House Transpo committee leaves parking funding out of Budget Reconciliation bill

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The House Committee on Transportation and Infrastructure on Tuesday advanced its portion of the $3.5 trillion 2022 Budget Reconciliation bill, which includes nearly $60 billion in funding for infrastructure and carbon pollution reduction.

The committee, however, did not adopt an amendment that would have provided $1 billion for truck parking projects. The amendment from Rep. Mike Bost (R-Illinois) would have reduced funds available from the Federal Highway Administration for grants for carbon reduction projects to groups that are not states from $3 billion to $2 billion, and instead allocated the other $1 billion for truck parking capacity expansion.

The Owner-Operator Independent Drivers Association said the committee’s rejection of the amendment showed little appreciation for truck drivers in the midst of National Truck Driver Appreciation Week.

“Despite the long history of broad, bipartisan support, numerous government studies and repeated pleas from truck drivers, Democrats on the T&I Committee opposed efforts to address trucking’s number one safety concern, the lack of safe parking,” said OOIDA President and CEO Todd Spencer. “Truckers likely face another five years of a worsening crisis that jeopardizes their safety on a daily basis. It’s tough to swallow the fact that in a year when Congress is authorizing hundreds-of-billions of dollars for infrastructure projects and highway safety programs, not a single penny was set aside for truck parking.”

Spencer added that truck drivers have worked throughout the COVID-19 pandemic, “yet their biggest safety need continues to be ignored by Congress.”

[Related: Senate passes $1 trillion infrastructure bill with AEB, under-21 apprenticeship pilot]

Among the nearly $60 billion allocated to transportation funding, $4 billion is earmarked for the reduction of carbon pollution in the surface transportation sector, which the T&I Committee said is the largest source of transportation greenhouse gas emissions.

Spencer said that addressing truck parking would also help reduce emissions.

“Addressing the parking shortage would also have supported efforts to reduce carbon emission from the transportation sector,” he said. “Truck drivers waste approximately 56 minutes per day looking for parking, all the while needlessly burning fuel, emitting carbon and contributing to congestion.”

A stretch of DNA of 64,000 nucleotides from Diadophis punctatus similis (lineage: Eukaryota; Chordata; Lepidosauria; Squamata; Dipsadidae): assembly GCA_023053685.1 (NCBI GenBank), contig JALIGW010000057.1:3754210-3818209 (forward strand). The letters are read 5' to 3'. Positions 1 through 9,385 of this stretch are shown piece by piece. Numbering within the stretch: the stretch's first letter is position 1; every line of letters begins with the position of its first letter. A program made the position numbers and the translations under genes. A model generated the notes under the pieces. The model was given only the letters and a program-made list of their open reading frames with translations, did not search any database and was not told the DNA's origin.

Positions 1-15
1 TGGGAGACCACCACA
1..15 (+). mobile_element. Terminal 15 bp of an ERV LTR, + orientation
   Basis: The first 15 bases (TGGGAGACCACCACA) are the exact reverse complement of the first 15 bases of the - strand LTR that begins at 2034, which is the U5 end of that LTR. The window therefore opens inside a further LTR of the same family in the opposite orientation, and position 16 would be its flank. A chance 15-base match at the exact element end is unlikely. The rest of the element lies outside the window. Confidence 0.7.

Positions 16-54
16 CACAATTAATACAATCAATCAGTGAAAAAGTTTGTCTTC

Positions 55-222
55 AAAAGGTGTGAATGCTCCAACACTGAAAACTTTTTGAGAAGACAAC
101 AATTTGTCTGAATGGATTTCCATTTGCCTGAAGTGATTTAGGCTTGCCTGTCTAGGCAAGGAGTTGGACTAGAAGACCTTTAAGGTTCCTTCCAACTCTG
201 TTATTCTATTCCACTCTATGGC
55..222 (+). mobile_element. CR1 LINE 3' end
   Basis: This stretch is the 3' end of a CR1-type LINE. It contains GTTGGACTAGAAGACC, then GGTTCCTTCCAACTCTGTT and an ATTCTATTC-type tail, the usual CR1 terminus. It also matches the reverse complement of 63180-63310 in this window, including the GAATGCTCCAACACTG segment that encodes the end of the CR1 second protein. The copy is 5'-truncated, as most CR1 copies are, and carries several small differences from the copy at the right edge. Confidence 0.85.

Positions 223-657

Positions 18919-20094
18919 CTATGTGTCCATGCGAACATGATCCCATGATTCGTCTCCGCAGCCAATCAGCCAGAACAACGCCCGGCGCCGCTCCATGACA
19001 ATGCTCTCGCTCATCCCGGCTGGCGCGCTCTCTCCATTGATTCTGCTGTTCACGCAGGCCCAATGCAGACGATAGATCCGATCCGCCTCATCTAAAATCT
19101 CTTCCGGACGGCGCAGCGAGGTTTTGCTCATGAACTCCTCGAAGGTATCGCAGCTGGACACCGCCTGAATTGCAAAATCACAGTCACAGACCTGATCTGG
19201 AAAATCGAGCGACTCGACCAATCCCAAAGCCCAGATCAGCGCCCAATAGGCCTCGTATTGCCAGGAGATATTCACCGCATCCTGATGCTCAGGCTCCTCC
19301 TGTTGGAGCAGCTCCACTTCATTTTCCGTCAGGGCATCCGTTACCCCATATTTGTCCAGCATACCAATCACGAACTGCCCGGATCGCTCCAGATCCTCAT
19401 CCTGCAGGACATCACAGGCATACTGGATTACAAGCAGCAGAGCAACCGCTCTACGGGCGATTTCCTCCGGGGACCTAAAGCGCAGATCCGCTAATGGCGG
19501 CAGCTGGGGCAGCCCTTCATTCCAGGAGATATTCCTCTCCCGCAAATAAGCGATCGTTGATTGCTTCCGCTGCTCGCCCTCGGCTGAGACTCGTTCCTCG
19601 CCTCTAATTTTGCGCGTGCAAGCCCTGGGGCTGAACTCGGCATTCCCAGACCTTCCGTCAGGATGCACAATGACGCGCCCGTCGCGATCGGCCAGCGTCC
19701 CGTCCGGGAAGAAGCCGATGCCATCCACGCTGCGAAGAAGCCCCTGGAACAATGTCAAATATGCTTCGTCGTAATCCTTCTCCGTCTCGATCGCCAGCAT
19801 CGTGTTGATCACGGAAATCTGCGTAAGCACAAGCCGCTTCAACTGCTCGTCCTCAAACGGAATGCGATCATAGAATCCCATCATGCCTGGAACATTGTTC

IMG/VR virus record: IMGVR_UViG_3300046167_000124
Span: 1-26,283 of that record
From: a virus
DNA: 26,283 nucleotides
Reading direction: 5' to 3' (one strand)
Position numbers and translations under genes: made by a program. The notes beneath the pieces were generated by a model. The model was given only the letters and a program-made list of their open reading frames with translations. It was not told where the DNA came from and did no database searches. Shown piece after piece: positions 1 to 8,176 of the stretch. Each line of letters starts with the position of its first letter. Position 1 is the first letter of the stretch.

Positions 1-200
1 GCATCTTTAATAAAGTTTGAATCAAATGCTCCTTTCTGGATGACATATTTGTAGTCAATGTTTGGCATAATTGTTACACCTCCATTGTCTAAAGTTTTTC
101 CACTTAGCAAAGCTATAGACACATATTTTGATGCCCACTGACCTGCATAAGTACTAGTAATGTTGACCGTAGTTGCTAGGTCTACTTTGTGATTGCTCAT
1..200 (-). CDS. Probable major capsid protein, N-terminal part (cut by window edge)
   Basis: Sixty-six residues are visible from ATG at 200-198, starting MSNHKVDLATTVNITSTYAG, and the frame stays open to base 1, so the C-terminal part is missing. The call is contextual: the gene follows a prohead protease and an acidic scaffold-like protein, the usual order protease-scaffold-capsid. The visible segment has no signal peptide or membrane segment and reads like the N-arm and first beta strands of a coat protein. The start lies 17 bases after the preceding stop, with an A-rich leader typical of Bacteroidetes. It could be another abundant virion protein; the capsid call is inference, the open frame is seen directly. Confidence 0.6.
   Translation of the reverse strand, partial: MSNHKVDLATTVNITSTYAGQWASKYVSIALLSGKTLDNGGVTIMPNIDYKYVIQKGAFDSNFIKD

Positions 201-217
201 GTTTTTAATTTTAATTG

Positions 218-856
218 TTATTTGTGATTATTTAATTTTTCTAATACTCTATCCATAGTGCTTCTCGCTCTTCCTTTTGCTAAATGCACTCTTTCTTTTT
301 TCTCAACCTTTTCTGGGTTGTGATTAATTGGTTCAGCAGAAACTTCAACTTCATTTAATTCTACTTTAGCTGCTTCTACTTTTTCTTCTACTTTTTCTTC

Despite the amendment’s rejection, OOIDA thanked Rep. Bost and Rep. Sam Graves (R-Missouri), along with other Republicans on the committee who voted in support of the amendment.

In addition to the $4 billion allocated for reducing surface transportation emissions, the T&I legislation also includes:

  • $10 billion to support access to affordable housing and enhance mobility for low-income individuals and residents of disadvantaged or persistent poverty communities
  • $4 billion to support neighborhood equity, safety and affordable transportation access
  • $6 billion to advance local surface transportation projects
  • $500 million to the Federal Emergency Management Agency’s hazard mitigation revolving loan fund program
  • $425 million for grants for the construction, retrofit, technological enhancement and updated planning requirements of state, local Tribal and territorial emergency operation centers
  • $9.5 billion to the Economic Development Administration to provide investments in persistently distressed communities, provide assistance to energy and industrial transition communities, invest in public works projects, and create regional hubs
  • $1 billion to the General Services Administration to invest in high-performance green buildings
  • $1 billion for climate resilient Coast Guard infrastructure
  • $2.5 billion to the Maritime Administration to support more sustainable port infrastructure and supply chain resilience
  • $2 billion to invest in sewer overflow and stormwater reuse projects, as well as a greater federal cost share for projects that serve financially distressed communities
  • $500 million in grant assistance to invest in the backlog of wastewater projects on Tribal lands

“With this legislation, we can reduce carbon pollution from the transportation sector that’s driving the climate crisis and make communities more resilient to extreme weather events; connect people with good-paying jobs and affordable housing; address the planning mistakes of the past by reconnecting communities; make meaningful investments to plan for and develop high-speed rail projects; provide more people access to clean water; and make our aviation and maritime sectors greener,” said T&I Committee Chair Rep. Peter DeFazio (D-Oregon). “I look forward to seeing Congress pass this once-in-a-generation legislation because we can’t afford to squander this opportunity.”